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09-12-2005, 06:31 PM #1
Kim Hock: Malaysian men’s singles lack depth
Sept 13th 05. TheStar
KUALA LUMPUR: The back-to-back China Masters and Asian Badminton Championships exposed a lack of depth in strength in the Malaysian men's singles line-up.
Malaysia rested their top three players – Lee Chong Wei, Mohd Hafiz Hashim and Wong Choong Hann – from these two tournaments.
Except for national number four Kuan Beng Hong, the other three players were early round casualties in both the tournaments. They were Lee Tsuen Seng, Yeoh Kay Bin and K. Yogendran.
But the uninspiring performances in the tournaments that did not attract many of the top players have not prompted the Badminton Association of Malaysia to review the players' positions in the national team.
In fact, the 25-year-old Tsuen Seng, who was under a six-month probation to prove his worth in the national team, has been confirmed a place in the elite squad.
He has been selected to compete in the Indonesian Open, which will be played in Jakarta from Sept 19-25, together with Kay Bin and Yogendran.
National chief coach Yap Kim Hock said that he was pleased with their commitment in training.
“These players work very hard in training ... they are committed and some have shown improvement,” he said.
“Unfortunately, they do not have the results to show. We still need their services ... they are not players with problems in the national team.”
The main reasons for these players being kept in the squad was to provide quality sparring sessions for the others.
“The juniors benefit by playing against them while the seniors are also relying on this group of players to spar with them,” said Kim Hock.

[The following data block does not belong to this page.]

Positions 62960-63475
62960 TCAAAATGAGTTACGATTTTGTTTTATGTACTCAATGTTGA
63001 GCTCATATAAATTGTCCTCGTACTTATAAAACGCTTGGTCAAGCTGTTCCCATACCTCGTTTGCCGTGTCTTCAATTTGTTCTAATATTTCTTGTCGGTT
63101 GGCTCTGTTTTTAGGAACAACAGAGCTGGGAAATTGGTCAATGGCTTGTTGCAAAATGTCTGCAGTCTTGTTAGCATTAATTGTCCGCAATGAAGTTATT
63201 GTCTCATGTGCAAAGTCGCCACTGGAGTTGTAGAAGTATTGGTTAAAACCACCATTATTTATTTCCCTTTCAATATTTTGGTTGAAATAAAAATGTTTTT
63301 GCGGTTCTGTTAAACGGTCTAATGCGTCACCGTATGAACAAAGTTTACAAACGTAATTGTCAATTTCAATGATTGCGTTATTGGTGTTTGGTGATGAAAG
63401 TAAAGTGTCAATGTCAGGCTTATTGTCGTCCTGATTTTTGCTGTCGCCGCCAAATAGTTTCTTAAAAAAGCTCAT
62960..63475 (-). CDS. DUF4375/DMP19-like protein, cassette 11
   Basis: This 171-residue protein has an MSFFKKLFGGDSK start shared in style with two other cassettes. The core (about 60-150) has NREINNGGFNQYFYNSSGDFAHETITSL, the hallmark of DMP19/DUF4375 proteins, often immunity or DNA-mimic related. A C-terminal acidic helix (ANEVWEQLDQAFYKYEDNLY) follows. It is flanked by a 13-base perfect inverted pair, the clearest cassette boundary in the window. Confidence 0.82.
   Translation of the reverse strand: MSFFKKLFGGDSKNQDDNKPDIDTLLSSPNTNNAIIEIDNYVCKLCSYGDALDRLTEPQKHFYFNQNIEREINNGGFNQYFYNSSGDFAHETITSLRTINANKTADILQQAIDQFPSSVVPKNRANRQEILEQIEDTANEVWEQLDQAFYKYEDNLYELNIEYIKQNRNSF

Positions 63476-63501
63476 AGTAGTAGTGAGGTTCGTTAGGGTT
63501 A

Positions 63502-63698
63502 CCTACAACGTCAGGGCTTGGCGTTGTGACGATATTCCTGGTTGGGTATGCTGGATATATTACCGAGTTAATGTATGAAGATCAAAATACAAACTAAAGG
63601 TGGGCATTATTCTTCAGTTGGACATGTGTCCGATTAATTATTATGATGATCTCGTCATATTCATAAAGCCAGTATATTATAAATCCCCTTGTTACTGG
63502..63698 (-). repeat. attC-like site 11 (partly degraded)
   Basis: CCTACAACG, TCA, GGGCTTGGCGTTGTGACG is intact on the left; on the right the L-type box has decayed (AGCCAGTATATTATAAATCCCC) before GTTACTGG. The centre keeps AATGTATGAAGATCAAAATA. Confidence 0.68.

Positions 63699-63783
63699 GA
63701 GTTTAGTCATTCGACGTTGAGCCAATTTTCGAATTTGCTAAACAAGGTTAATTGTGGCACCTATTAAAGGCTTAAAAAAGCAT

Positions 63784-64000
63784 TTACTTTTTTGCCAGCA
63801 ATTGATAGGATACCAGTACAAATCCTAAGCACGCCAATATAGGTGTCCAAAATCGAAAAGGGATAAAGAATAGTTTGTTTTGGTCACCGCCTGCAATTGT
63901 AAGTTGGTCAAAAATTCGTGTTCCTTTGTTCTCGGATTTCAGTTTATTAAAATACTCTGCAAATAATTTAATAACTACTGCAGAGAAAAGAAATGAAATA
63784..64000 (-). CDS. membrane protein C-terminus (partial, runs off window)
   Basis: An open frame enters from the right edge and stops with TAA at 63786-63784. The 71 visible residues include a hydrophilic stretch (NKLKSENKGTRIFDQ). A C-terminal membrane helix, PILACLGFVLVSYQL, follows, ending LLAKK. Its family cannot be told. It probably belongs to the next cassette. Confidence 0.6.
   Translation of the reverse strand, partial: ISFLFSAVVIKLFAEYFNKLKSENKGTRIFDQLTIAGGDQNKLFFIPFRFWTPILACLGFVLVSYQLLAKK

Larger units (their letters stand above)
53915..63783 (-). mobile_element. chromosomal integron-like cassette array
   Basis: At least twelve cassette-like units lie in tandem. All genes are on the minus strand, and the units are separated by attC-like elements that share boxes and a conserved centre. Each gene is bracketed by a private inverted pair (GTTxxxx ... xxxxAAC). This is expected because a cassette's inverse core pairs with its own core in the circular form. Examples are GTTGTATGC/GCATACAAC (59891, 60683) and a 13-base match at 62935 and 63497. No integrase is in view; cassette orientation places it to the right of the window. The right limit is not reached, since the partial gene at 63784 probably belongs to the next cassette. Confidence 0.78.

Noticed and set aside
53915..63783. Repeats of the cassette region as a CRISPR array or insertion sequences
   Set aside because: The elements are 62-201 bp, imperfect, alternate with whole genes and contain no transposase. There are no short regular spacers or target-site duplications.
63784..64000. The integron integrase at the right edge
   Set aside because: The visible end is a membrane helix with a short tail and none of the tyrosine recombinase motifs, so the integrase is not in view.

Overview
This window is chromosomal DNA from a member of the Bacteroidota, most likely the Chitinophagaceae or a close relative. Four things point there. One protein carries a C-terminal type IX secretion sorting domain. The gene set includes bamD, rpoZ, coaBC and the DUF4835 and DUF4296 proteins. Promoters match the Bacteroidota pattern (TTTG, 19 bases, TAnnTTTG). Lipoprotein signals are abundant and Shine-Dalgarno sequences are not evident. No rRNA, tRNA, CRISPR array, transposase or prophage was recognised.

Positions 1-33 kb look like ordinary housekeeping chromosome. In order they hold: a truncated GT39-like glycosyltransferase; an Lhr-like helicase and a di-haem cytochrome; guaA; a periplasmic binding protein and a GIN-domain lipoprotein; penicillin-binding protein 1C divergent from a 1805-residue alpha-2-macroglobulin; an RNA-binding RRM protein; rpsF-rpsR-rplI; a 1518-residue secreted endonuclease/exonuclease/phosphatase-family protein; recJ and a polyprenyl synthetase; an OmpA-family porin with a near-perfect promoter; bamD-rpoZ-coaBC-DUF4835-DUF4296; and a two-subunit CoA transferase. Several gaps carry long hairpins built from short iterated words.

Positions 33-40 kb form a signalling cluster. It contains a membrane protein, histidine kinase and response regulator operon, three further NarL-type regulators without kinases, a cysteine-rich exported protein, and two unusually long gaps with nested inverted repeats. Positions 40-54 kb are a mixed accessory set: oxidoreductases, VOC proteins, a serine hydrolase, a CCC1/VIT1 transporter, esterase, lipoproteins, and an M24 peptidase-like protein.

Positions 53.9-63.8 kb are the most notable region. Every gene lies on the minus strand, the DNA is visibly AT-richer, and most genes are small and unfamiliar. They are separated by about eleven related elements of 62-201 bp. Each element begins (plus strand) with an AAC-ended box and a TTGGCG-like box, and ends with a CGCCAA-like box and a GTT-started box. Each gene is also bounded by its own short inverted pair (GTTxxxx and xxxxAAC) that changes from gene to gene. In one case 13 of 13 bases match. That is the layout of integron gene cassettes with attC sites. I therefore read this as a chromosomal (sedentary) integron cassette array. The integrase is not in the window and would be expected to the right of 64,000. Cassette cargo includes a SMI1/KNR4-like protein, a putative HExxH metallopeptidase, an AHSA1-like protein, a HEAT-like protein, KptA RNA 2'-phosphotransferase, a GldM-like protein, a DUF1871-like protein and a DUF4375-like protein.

“We make use of them for sparring and it is not fair to keep them out of international tournaments. We cannot send them to play in satellite tournaments because their standard is higher than the other participants.
“It is for the juniors to play in the satellite tournaments and claim their places in the national team with good performances. We have a system to follow.”
Anticipating another change in the scoring format, Kim Hock said that the second rung senior players should get another chance.
“The IBF (International Badminton Federation) may implement the 21-point scoring system. This change may be good for some of these players,” said Kim Hock.
Tsuen Seng, especially, did well when the seven-point, best-of-five game format was adopted for a year from May 2001. He bagged the 2001 Dutch Open title and was a key figure in the team for international tournaments.
In the China Masters, Tsuen Seng lost to unheralded Chinese Li Yu in the first round and in the ABC, he was eliminated by Korean Lee Hyun-il in the third round.
Kay Bin lost to Bao Chunlai and Yogendran was beaten by Lin Dan in the first round of the China Masters. In the ABC, Kay Bin was beaten in the third round by Hong Kong's Ng Wei and Yogendran crashed to an embarrassing first-round defeat by Sri Lanka's Niluka Karunaratne.
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